CES Robots Were Invisible

The shocking advances in robot technology were not on display at this week’s Consumer Electronics Show, at least not in a way that anybody would recognize.

There were lots of robots to see, of course, but they were mostly the silly and goofy kind, modeled on the advanced technologies debuted on Battlestar Galactica in 1978 to meet our expectations for clunky machines with smiling “faces.” I saw many robots that rolled around awkwardly as they struggled to function like smartphones.

The real robot innovations at the show didn’t have arms, legs, or faces; they were embedded in everything…cameras, TVs, cars and, of course, smartphones. Warner Bros announced that it would use a robot to decide how to distribute its films. Toyota is building an entire city in which to test robots doing just about everything. TV celebrity Mark Cuban ominously warned that everyone needs to learn and invest.

You see, when people talk about AI they’re really talking about robots.

Robots are AI connected to actions, so the intelligence isn’t just smart but results in a decision. Light switches are robots, only really limited and dumb ones. A semi-autonomous car is a robot on wheels. IBM’s Watson is a robot that uses human beings for its arms and legs.

Robots already pick groceries, decide insurance premiums, allocate electricity on transmission lines, decide if your tap water is safe enough to drink, land airplanes and, well, you get the idea.

In fact, a company called Neon debuted an AI that generated a human form on a screen and was designed to serve no other purpose than exist. The company said it’s an experiment intended to discover the “soul of tech” as these robots think, learn, and eventually expire. So they invented the first virtual prison and sent AI/robots there without due process.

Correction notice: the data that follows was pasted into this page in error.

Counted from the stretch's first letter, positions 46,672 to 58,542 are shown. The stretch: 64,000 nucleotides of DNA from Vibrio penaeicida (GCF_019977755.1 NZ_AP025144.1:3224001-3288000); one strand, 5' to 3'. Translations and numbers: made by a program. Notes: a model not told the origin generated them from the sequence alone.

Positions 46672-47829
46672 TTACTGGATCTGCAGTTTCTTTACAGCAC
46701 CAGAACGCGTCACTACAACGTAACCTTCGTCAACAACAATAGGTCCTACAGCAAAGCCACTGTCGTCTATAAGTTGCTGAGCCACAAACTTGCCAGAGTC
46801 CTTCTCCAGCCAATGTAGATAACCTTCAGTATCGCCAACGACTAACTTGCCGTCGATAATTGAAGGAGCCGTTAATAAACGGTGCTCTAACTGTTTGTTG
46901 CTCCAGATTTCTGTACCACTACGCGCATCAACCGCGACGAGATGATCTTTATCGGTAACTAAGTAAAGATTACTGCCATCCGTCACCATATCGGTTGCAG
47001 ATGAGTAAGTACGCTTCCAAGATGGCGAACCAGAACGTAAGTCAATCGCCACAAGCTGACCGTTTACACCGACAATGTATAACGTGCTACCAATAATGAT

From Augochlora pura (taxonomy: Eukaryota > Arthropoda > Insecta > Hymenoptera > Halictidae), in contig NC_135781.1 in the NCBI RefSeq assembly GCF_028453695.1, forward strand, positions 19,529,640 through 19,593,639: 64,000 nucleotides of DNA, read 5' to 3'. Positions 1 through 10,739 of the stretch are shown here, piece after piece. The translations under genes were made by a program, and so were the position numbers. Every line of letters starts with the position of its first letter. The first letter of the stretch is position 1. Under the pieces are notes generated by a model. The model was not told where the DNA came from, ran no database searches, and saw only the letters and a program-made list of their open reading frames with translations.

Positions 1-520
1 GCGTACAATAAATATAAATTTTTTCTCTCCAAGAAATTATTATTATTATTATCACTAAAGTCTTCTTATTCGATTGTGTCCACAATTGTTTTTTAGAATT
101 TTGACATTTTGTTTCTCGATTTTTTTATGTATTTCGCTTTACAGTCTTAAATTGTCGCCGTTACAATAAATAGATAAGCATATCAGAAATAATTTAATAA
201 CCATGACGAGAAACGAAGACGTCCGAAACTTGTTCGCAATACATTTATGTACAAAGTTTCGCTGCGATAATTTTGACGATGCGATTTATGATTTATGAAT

Why the semantic and form factor distractions?

Maybe the idea of AI is more vague and therefore less threatening because it’s disembodied, so people visualize it like a complicated computer program. It’s more “techie” and, as its evangelists claim, just another tool for improving things, so there’s nothing to worry about.

Conversely, if we see robots as both something different and specifically in the form of clunky machines, they’re also less threatening. We remain superior because such rolling side tables could only be our servants.

But we need to overcome this distinction without much of a difference if we want to truly understand what’s going on.

We should be debating what freedoms and rights we want to give away in order to enjoy the benefits of AI/robot decision making and action. It’s not all bad…the latitude we enjoy to drive dangerously is not enshrined in any governing document, let alone supported by common sense…but it’s also not all good, either.

How will making, say, purchase decisions easier and more efficient also rob us of true freedom of choice? Shouldn’t we discuss the merits and rawbacks of consigning care of our children or seniors to machines? Will deeper and more automatic insights into our behavior improve school admissions and insurance policies or simply imprison our future selves in our pasts? What will it do to jobs?

Oh, and those robots from Boston Dynamics? They do look like early Terminator prototypes, and no amount of impressive acrobatics can stop me from imagining them holding rifles.

As long as robots are kept invisible, these conversations don’t happen…which is the point, perhaps: Why worry about anything if all those cute little robots can do is smile as they play your favorite songs?

[This essay originally appeared at]

By Jonathan Salem Baskin

I'm a writer, musician, and science junkie.

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